February 10, 2007
In case you needed any more evidence that science and technology are racing ahead faster than our ability to understand the implications and prepare for responsible governance, read this:
A team of world-leading neuroscientists has developed a powerful technique that allows them to look deep inside a person’s brain and read their intentions before they act.The research breaks controversial new ground in scientists’ ability to probe people’s minds and eavesdrop on their thoughts, and raises serious ethical issues over how brain-reading technology may be used in the future.
The team used high-resolution brain scans to identify patterns of activity before translating them into meaningful thoughts, revealing what a person planned to do in the near future. It is the first time scientists have succeeded in reading intentions in this way.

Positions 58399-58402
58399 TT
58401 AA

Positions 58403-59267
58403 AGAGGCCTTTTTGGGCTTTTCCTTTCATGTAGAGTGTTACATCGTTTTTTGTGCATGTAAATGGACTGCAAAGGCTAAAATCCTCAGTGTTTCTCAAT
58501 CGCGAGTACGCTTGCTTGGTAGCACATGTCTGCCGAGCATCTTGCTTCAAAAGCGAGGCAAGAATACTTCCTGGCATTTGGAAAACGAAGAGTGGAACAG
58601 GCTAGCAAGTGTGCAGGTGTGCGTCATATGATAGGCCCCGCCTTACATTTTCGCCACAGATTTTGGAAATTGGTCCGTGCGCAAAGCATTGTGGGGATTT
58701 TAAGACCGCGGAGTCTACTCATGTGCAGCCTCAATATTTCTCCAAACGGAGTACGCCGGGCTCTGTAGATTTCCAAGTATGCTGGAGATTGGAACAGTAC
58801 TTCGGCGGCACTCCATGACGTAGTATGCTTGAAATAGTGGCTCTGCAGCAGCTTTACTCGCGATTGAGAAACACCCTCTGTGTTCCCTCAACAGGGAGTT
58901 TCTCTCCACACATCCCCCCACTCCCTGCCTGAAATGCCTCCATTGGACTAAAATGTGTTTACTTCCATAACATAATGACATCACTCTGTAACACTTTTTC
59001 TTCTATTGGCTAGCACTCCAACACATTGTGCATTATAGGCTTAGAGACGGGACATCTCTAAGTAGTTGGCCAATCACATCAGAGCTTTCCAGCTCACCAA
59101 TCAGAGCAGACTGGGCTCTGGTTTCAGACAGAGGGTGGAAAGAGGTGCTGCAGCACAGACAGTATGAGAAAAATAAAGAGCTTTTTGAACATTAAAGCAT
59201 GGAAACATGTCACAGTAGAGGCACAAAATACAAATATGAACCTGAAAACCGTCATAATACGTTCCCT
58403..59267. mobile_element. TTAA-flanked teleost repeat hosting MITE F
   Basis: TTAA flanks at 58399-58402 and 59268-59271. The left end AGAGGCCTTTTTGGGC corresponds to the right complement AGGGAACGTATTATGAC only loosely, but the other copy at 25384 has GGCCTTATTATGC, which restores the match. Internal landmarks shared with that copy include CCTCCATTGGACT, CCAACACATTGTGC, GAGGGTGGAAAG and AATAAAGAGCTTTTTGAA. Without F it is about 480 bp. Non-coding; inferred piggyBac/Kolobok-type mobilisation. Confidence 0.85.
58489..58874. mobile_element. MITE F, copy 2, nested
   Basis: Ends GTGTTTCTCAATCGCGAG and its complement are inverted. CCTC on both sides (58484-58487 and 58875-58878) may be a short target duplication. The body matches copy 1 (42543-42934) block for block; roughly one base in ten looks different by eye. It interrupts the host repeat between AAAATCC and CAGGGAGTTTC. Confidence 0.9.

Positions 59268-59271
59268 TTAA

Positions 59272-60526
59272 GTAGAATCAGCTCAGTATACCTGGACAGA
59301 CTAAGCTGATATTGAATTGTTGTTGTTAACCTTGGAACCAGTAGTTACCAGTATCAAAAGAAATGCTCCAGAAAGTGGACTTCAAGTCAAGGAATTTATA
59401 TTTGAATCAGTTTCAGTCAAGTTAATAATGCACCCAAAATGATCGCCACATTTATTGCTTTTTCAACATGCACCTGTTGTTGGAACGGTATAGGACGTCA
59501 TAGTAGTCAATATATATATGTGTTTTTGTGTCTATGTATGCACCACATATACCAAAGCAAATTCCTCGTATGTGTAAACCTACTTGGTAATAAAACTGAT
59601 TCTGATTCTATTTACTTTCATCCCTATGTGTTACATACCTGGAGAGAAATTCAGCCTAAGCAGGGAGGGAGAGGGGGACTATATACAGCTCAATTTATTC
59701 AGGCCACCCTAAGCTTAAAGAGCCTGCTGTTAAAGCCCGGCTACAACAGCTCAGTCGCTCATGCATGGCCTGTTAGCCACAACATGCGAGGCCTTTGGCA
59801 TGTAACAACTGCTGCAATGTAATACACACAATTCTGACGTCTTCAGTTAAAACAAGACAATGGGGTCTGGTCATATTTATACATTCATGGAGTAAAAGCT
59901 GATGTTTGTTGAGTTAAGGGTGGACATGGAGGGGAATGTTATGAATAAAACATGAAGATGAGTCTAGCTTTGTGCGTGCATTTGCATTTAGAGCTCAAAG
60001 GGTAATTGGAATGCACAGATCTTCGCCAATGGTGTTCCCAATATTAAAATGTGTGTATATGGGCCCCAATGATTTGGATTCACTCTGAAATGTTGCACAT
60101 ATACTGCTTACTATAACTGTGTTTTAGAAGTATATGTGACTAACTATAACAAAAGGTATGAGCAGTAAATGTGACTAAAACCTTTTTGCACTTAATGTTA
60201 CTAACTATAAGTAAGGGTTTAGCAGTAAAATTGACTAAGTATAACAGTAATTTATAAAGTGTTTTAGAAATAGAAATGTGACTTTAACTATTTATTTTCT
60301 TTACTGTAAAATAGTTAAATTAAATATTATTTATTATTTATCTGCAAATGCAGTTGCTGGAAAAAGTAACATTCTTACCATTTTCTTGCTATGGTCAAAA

Whether it is neuroscience, genetic engineering, or nanotechnology, it is clear that a great deal more emphasis should be placed on studying the ethical, legal, and social implications (ELSI) of these emerging technologies.
We’re not advocating to slow down the technical track — that would be nearly impossible, and unwise to boot — but governments, corporate groups, and international issue organizations must prioritize and amply budget for serious applied studies of risks, benefits, and potential regulatory strategies.